], MAML [34
] and Relation Network [35
]) with a deeper backbone Resnet-12 for a fair comparison. In addition, we re-implement a typical machine learning classification method D-CNN [16
], to evaluate its performance in the few-shot scenario.
The main contributions of this article are summarized as follows.
This is the first work to provide a unified testbed for fair comparison with several state-of-the-art few-shot learning approaches in the aerial scene field. Our experimental evaluation reveals that it is possible to learn much information for a new category from just a few labeled images, which is a great potential for the remote sensing community.
The proposed method including a feature extraction module and a meta-learning module. First, ResNet-12 is used as a backbone to learn a representation of input on base set. Then, in the meta-training stage, we optimize the classifier by cosine distance with a learnable scale parameter in the feature space, neither fix nor introduce any additional parameters. Our method is simple yet effective, achieves state-of-the-art performance on two challenging datasets: NWPU-RESISC45 and RSD46-WHU.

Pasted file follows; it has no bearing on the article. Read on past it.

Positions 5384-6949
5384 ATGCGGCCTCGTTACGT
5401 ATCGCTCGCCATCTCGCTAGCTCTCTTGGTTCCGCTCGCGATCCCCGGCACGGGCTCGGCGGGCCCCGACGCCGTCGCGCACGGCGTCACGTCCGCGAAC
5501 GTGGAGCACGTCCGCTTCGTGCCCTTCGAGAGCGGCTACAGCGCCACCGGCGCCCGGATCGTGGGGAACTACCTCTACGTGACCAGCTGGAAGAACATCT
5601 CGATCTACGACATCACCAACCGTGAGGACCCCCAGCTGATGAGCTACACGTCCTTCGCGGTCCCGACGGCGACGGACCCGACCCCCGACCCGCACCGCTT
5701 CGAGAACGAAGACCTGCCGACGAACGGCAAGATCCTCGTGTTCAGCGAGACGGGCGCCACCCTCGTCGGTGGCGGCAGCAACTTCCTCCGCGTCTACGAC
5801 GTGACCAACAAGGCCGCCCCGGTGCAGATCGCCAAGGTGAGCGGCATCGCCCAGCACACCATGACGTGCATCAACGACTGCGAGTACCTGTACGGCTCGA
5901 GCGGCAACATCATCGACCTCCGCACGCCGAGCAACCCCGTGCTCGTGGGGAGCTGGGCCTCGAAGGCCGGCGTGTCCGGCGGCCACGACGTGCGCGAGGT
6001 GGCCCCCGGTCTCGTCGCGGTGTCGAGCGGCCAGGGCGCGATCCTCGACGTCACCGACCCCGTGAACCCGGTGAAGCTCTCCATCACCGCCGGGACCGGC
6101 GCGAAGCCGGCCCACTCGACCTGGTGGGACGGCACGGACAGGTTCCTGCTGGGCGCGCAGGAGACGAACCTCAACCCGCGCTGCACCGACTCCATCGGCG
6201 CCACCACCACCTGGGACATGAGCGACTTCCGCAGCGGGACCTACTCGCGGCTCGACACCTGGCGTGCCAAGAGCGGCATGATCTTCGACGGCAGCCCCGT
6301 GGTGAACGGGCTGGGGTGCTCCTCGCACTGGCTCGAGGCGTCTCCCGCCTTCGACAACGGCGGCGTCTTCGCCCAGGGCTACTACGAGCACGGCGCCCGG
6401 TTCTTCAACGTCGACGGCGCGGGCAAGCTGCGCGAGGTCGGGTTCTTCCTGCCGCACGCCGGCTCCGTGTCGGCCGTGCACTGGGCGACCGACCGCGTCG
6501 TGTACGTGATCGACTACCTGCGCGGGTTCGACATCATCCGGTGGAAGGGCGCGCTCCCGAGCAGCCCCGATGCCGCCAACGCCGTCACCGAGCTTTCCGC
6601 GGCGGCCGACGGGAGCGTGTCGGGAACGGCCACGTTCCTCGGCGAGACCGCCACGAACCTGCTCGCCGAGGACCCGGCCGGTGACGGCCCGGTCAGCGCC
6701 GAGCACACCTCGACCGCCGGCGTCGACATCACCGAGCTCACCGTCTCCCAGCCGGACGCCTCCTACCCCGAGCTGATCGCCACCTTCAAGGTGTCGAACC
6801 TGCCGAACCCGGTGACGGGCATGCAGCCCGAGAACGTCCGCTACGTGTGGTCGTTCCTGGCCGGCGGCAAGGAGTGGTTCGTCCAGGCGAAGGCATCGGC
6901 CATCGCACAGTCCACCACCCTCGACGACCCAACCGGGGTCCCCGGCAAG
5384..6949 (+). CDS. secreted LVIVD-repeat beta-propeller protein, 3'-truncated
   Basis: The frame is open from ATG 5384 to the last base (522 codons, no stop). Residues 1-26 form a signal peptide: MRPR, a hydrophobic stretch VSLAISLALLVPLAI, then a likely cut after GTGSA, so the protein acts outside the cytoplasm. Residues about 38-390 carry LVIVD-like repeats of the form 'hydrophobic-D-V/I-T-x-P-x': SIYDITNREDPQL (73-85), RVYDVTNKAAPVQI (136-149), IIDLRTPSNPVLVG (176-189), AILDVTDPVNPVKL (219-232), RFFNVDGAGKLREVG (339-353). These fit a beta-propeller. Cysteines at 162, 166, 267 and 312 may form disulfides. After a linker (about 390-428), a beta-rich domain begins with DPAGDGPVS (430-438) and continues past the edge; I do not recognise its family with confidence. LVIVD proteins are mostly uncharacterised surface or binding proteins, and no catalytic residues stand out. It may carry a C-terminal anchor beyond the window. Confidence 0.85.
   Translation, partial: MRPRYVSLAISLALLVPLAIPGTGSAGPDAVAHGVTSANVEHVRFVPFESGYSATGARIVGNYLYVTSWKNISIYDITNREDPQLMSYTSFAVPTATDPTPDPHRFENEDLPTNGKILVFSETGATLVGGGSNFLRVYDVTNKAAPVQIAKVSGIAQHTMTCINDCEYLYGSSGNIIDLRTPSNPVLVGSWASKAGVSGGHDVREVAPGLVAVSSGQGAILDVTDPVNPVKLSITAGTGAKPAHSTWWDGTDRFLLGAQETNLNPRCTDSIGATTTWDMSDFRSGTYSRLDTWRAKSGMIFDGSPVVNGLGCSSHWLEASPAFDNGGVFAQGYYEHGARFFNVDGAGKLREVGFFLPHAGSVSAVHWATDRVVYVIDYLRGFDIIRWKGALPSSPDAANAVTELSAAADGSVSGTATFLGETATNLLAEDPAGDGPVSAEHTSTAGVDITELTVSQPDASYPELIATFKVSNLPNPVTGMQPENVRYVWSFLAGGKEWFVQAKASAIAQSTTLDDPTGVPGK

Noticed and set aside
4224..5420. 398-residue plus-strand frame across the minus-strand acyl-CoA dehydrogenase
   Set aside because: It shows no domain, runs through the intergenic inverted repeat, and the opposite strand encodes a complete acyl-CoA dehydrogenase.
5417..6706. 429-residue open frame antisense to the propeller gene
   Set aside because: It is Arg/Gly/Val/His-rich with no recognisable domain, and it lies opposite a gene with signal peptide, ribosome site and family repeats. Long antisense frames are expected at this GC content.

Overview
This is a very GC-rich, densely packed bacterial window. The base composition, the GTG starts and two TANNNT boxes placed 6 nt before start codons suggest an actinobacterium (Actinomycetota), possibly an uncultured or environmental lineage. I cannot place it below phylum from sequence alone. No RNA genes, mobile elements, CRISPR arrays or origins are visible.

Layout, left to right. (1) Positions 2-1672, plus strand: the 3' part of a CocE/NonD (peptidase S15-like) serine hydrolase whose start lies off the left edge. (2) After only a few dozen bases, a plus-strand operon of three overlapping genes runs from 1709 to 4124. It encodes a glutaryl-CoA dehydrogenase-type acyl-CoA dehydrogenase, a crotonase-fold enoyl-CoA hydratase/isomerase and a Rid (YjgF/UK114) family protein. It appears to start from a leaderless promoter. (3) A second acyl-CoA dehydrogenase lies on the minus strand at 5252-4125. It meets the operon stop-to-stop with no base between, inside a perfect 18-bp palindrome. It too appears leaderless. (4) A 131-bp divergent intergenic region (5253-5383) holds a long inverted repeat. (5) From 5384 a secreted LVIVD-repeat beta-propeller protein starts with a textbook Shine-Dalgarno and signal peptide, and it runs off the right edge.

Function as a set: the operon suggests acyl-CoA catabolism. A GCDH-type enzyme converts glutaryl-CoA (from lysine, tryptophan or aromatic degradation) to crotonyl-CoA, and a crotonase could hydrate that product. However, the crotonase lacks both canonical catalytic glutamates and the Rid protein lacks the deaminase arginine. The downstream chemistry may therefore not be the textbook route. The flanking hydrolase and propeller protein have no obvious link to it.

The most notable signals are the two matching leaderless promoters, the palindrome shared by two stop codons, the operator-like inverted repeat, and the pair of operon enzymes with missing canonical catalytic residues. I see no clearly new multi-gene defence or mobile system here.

We conduct extensive experiments and build a mini dataset from the RSD46-WHU to further investigate what factors aspect the performance, including the effect of dataset scale, the impact of different metrics and number of support shots. The experiment results demonstrate that our model is specifically effective in few-shot settings.
The remainder of this paper is organized as follows. In Section 2
, we discuss the related work on CNN-based methods of aerial scene classification and various state-of-the-art few-shot classification approaches that developed recently. In Section 3
, we introduce some preliminary of the few-shot classification as it may be new to some readers. The proposed meta-learning method is described in Section 4